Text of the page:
“They had got back to me pretty quickly, and I was in shock,” she said. “I never thought anybody was going to reach out to me.”

Sonia Hollandsworth is a member of the core team who also helps go through applications. She was among the delivery team that brought the new beds to Ja’Niya and Ja’Miya.

She said the experience has a special place in her heart, and the girls’ excitement and eagerness to help set up their new beds made it even sweeter.

“They never stopped smiling the whole time we were there,” she said. “As we were leaving, Ja'Niya just went around the room and was just hugging everybody and thanking them. It was just pure joy.”

Those smiles, she said, are forever ingrained in her mind.

“(The volunteers) were showing them how to make the beds up and all that,” Johnson added. “I was really (grateful) that they took the time and effort to come out here and, basically, just bless us with that because they didn’t have nothing.”

The bed requests keep coming in. By late August, there were still about 30 outstanding requests.

SHP hosted its first public build day Saturday to build those 30 beds — made possible by Tiger Shredding in Florence.

“We set up an Amazon Wish List, and that’s been great,” Hollis said. “People have been able to just go and click and send us bedding that way. Some churches have been doing some bedding drives, so that’s been really helpful.

“We’ve not had to purchase any bedding because of those great donations from individuals or churches or organizations doing it for us.”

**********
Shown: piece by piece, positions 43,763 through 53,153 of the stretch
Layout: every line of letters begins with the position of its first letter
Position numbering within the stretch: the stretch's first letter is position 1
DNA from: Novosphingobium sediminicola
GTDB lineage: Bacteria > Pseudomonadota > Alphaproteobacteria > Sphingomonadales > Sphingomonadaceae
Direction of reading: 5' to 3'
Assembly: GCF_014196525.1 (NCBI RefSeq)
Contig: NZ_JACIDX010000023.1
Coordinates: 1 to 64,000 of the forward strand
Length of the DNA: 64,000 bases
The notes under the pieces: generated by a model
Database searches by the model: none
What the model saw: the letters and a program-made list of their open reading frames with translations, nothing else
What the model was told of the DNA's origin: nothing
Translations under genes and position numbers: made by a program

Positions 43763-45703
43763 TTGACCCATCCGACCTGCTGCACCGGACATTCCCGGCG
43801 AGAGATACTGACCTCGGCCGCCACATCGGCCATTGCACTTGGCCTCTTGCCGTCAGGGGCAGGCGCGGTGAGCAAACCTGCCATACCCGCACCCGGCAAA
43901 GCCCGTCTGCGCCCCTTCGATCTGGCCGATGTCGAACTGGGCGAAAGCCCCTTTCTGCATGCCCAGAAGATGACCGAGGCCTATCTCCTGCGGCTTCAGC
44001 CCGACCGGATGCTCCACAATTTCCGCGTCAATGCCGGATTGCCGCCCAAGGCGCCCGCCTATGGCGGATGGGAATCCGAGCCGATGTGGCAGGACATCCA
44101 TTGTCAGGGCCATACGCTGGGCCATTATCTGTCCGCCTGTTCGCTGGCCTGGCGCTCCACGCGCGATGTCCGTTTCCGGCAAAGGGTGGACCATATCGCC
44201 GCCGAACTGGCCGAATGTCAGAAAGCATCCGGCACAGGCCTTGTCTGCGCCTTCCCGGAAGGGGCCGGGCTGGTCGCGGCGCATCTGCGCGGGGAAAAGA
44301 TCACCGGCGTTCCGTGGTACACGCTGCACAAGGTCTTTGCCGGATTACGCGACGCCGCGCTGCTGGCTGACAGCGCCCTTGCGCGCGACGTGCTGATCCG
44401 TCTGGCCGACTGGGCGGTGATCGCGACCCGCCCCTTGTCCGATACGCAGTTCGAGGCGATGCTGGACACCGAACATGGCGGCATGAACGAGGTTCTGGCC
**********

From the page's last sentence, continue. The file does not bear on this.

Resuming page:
Several volunteers noted how SHP has opened their eyes to a need in their community they never knew was so great.

“I’m fully aware of homelessness. I’m fully aware that there are kids living in poverty and need food, but this was something that I had not thought of before, and I think it’s something that is certainly addressing a real need in our area,” Wieseman said.

Hollandsworth said building the beds has been simpler than she expected.

“That’s one thing I love about this organization is everything’s very thought out,” she said. “It’s very easy, even if you do not have any construction background, like myself. There’s something there for all different kinds of skill sets.”

Johnson said the whole experience was a “blessing.” Watching her daughters receive new beds inspired her to help SHP as soon as she can.

“It was a neat experience, and it was fun,” she said. “As soon as I can get everything down, I want to go back and do some community service for them, definitely. I enjoyed the experience.”

Johnson isn’t the only recipient who’s expressed interest in volunteering. Hollis said others have vowed to give back as well.

“That’s amazing to me, that these people want to give back,” she said. “They’ve been blessed, and they want to be a blessing in return. That does my heart good, too.”

—kendyl.hollingsworth@timesdaily.com or 256-740-5757. Follow on Twitter @TD_KendylH